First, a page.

Lawyers fight for discriminated employees with disabilities. Even employees perceived or regarded as disabled are protected under federal and state laws. 

  • Performance improvement plans – maybe you took recent sick leave to care for yourself or someone else and are now on a performance improvement plan called a PIP. Call lawyers who represent discriminated employees as soon as possible.



  • Severance agreements – maybe you are being offered a severance package close in time to an illness, surgery, or because you need more time to recover or because you are helping someone else who is ill. Don’t sign anything without asking an employment lawyer to review it first. 

Many employees are powering through many types of disabilities at work today as the following video describes:

Video transcript discussing laws protecting employees, considered employees with disabilities, when those employees no longer abuse or are addicted to drugs or alcohol, plus all employees prescribed medication who are under no obligation to reveal their prescriptions to employers, but for some employers strongly encouraging mind altering substance use at work:

I’m Jonas Urba, a New York employment lawyer, here with Employment Law Reality Check. If an employer has a policy that consuming alcohol is part of the job is that good or bad? Well, let’s take three situations. First, a recovering alcoholic, or someone that abused drugs or alcohol, was addicted to drugs or alcohol in the past, and now no longer uses drugs or alcohol, is protected. They are considered a disabled person. And as long as they do not return to the addiction of drugs or alcohol, they are protected as disabled persons under several laws, federal and state. ADA, Rehabilitation Act, New York State Executive Law, City Human Rights Law, and other laws. So an employer that is encouraging or insisting on alcohol consumption may have a disparate impact on employees who don’t drink or previously had an addiction to drugs or alcohol. Secondly, many people who do not wish to disclose medications they are on or any type of conditions, mental health conditions or physical conditions, they don’t want to tell their employer about those. They have no need to do that. There’s no requirement that an employee disclose underlying conditions to the employer. However, if the employer is requiring or insisting or encouraging alcohol consumption at work, and that employee is taking prescription medication, which can have an adverse effect on the medication by consuming alcohol, that’s a real problem. That opens the employer up to potentially affecting the employee’s health. And the employee potentially has to disclose information to the employer which they would never have to disclose but for the requirement of consuming alcohol on the job. And finally liability. If an employer encourages, insists, requires that employees consume alcohol on the job, not only do they have the safety issue on the workplace premises and once they leave the workplace, but also the liability issue of what happens when we have a discrimination complaint, someone says something, alcohol is not a defense. It’s no more a defense than marijuana today. Marijuana is legal in the state. But that doesn’t mean that it’s ok to be consuming it on the job, just like with alcohol. There are many considerations which employers fail to consider before instituting either formal or informal policies about consuming mind altering substances on work premises. So if you have those situations call some employment lawyers. You can call me. I’m Jonas Urba. I serve the entire state of New York and I can be reached at (212) 731-4776. Attorney advertising. Stay safe.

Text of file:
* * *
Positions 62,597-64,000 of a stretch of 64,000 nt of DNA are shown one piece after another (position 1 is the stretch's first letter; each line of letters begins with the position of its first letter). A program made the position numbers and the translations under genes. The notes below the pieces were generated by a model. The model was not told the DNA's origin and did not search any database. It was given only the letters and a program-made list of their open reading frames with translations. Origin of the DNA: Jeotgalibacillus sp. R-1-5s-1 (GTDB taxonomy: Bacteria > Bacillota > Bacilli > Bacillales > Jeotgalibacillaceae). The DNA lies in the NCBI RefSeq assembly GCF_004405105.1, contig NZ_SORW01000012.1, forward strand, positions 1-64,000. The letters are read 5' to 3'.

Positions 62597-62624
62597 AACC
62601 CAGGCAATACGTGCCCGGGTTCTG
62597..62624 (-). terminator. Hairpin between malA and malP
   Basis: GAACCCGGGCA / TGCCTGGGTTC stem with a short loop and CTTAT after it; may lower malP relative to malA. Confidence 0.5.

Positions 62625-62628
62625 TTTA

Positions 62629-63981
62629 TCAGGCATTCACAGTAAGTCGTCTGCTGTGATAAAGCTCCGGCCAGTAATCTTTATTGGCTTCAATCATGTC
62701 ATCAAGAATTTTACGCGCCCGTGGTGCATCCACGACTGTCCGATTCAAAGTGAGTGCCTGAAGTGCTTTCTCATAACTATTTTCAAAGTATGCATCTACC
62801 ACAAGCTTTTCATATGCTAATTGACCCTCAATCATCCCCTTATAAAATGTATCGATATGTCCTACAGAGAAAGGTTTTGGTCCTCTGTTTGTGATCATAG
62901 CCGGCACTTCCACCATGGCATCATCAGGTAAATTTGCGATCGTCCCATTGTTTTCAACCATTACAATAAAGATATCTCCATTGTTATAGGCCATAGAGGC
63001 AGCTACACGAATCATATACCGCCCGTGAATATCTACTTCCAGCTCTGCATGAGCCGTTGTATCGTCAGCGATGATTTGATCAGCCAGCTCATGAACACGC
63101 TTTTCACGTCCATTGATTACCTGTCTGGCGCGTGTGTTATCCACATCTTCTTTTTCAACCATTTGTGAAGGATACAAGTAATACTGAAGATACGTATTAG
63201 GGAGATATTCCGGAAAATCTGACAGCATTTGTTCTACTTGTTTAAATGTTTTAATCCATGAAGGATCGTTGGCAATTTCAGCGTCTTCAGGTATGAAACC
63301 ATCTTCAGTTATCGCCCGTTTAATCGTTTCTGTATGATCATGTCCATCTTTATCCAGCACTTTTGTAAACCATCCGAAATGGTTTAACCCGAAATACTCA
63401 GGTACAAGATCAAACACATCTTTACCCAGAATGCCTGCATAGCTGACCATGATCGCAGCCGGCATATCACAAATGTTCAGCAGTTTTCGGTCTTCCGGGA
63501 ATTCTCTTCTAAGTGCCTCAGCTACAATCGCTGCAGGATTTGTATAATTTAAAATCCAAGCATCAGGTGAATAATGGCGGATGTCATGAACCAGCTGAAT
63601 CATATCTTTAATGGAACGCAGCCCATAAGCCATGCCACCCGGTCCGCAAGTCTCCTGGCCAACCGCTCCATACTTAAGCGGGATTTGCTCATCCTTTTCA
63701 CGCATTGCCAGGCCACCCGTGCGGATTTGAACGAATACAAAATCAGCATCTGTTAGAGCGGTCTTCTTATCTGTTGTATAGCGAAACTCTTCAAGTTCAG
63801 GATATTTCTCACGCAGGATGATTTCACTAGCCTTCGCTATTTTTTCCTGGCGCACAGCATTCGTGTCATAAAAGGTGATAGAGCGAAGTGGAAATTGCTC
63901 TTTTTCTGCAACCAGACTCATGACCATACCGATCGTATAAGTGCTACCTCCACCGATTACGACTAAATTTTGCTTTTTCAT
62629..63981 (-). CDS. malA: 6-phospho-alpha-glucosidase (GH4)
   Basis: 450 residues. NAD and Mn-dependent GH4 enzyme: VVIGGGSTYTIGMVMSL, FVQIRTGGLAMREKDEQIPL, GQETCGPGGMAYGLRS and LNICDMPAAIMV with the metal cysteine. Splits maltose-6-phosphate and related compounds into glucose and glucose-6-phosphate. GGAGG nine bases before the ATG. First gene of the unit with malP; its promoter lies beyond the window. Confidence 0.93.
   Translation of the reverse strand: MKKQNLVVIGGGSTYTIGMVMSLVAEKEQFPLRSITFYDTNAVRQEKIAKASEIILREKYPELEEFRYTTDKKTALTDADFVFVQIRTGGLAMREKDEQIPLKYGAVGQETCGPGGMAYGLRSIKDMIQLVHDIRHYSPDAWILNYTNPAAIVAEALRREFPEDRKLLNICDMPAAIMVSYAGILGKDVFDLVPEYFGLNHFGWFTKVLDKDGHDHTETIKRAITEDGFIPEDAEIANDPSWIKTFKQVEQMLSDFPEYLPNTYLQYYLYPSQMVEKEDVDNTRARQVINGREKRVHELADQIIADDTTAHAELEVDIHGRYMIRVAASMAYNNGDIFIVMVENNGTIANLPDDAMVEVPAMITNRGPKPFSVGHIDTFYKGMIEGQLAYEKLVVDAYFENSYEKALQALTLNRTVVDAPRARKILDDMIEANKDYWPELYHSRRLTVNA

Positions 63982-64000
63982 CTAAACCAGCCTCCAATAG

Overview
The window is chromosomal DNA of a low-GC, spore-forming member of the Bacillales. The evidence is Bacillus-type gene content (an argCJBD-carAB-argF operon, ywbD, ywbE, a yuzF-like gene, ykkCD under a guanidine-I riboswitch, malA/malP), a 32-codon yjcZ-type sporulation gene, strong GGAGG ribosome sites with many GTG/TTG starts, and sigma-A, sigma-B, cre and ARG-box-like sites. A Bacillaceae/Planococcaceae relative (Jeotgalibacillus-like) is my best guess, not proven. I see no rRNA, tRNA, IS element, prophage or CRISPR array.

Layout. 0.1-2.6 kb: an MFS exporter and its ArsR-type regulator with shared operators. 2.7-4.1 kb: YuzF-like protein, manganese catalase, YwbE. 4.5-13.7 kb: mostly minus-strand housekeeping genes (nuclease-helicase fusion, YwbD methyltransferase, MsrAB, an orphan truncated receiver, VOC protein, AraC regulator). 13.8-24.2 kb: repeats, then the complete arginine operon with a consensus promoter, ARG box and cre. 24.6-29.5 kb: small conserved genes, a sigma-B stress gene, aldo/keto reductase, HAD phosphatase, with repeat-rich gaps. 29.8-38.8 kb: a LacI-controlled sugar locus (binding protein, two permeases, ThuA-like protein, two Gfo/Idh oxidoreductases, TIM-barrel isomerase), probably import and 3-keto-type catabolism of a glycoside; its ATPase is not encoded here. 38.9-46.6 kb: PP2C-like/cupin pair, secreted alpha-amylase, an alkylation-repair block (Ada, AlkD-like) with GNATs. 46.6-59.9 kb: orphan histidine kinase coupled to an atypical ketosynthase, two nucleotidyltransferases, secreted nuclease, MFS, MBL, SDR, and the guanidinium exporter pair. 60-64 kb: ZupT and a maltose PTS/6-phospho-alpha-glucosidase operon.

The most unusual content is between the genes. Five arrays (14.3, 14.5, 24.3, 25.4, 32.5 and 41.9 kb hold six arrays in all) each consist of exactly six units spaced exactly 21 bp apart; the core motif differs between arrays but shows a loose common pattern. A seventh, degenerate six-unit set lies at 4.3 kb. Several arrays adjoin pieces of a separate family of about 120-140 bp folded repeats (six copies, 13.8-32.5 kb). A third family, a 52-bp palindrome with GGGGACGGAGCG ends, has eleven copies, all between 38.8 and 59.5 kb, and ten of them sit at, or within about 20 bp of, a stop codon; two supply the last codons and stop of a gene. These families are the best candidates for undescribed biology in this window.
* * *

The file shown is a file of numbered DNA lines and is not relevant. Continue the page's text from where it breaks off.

Are you looking for litigators who fight for employees with disabilities? If so, make sure to call early.

  • Did you receive a NORTS letter from the EEOC?
  • Do you need help in federal court or before New York’s Division of Human Rights?

Disabilities at work are covered under several laws which may include other claims under:

  • Title VII of the Civil Rights Act of 1964
  • The Americans with Disabilities Act as Amended
  • The Federal Rehabilitation Act
  • The New York State Human Rights Law known as The Executive Law

Close to 60 videos are posted on a YouTube channel called Employment Law Reality Check.

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Urba Law’s video on Work Injury Retaliation

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Urba Law’s video on New York City’s Law regarding Accommodation Denials

Severance Blog on Black NYC Firefighters with Disabilities